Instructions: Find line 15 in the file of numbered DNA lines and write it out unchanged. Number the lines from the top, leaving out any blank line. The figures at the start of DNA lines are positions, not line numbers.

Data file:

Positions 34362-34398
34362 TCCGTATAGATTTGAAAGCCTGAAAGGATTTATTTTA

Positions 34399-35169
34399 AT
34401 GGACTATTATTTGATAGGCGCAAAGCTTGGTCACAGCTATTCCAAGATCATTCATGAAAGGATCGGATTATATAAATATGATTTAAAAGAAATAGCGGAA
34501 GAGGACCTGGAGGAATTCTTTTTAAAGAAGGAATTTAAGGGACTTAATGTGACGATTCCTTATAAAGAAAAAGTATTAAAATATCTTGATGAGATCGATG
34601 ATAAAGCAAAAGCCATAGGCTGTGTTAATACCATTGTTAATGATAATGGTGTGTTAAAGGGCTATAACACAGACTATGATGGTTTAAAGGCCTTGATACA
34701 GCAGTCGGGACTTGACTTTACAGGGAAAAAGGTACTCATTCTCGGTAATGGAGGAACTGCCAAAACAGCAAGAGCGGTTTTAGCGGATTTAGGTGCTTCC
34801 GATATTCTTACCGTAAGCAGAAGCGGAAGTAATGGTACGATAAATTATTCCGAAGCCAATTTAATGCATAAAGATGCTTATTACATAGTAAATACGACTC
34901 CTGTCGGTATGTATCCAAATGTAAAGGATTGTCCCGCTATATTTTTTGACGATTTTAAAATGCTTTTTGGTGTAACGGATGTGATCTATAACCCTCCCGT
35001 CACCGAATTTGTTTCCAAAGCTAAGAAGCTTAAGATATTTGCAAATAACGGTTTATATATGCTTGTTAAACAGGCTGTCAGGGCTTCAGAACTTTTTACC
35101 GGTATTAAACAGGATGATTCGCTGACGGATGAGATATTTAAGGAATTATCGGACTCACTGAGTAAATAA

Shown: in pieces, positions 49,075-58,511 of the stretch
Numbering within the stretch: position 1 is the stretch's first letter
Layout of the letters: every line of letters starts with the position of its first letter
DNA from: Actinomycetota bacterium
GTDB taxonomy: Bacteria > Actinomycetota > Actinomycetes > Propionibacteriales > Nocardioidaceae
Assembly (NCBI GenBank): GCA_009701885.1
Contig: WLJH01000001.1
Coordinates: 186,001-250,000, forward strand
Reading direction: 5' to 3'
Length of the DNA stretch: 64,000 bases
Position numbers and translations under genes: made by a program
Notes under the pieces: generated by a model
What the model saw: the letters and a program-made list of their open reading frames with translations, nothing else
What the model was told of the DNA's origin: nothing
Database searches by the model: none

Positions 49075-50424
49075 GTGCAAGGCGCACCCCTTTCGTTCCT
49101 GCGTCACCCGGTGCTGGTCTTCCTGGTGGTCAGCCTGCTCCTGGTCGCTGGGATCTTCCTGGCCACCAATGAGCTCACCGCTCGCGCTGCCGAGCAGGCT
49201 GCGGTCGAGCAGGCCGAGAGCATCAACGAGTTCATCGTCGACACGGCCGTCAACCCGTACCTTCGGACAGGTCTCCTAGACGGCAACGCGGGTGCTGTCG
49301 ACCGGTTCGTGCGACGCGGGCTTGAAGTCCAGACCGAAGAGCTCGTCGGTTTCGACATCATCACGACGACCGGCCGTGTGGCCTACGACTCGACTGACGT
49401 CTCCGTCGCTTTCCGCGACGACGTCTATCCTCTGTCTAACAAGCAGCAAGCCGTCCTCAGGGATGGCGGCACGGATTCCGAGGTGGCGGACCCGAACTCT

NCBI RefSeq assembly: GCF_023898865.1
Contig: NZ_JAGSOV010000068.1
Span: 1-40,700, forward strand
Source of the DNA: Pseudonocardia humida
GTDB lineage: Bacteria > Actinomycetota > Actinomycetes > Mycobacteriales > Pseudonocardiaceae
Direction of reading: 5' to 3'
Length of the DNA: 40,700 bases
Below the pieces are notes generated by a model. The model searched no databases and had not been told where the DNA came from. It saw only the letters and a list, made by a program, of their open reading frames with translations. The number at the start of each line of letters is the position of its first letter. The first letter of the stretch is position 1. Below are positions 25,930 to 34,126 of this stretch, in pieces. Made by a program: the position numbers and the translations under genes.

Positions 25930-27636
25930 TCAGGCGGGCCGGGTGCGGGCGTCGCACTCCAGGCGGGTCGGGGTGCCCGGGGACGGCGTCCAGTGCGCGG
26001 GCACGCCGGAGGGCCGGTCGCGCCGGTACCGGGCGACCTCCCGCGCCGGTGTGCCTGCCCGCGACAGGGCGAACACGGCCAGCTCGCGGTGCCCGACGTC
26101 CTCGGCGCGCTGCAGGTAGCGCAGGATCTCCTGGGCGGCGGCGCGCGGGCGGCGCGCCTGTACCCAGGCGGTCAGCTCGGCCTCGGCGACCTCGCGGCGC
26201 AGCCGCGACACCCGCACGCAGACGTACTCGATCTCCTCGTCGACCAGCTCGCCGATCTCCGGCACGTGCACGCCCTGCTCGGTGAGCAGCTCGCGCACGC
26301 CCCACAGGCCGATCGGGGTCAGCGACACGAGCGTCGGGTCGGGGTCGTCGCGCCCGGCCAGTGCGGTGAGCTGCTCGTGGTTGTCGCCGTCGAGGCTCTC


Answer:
Layout of the letters: every line of letters starts with the position of its first letter